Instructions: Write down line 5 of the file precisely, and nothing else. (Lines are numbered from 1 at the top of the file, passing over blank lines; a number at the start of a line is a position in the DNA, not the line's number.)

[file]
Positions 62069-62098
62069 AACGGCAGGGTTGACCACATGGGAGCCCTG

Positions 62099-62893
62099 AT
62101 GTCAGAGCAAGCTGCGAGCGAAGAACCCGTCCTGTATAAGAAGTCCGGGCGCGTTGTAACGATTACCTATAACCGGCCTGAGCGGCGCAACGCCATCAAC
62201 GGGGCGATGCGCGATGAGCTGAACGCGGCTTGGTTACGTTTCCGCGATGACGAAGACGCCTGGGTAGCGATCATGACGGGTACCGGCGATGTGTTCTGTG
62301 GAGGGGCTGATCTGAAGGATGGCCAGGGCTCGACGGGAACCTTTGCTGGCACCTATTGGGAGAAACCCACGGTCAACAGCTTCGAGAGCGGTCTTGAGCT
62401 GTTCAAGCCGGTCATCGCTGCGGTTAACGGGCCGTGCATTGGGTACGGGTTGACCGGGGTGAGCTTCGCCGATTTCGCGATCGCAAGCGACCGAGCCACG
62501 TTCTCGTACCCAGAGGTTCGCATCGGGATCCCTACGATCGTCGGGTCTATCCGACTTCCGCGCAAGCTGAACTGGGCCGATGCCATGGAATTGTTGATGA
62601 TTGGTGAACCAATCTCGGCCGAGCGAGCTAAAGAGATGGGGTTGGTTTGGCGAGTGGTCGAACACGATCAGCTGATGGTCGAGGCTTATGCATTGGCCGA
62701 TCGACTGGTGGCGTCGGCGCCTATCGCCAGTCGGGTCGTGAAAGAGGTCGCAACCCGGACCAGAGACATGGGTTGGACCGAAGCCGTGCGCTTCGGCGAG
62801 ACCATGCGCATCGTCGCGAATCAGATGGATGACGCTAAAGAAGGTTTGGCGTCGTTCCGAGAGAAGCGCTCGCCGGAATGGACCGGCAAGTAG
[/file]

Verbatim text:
62101 GTCAGAGCAAGCTGCGAGCGAAGAACCCGTCCTGTATAAGAAGTCCGGGCGCGTTGTAACGATTACCTATAACCGGCCTGAGCGGCGCAACGCCATCAAC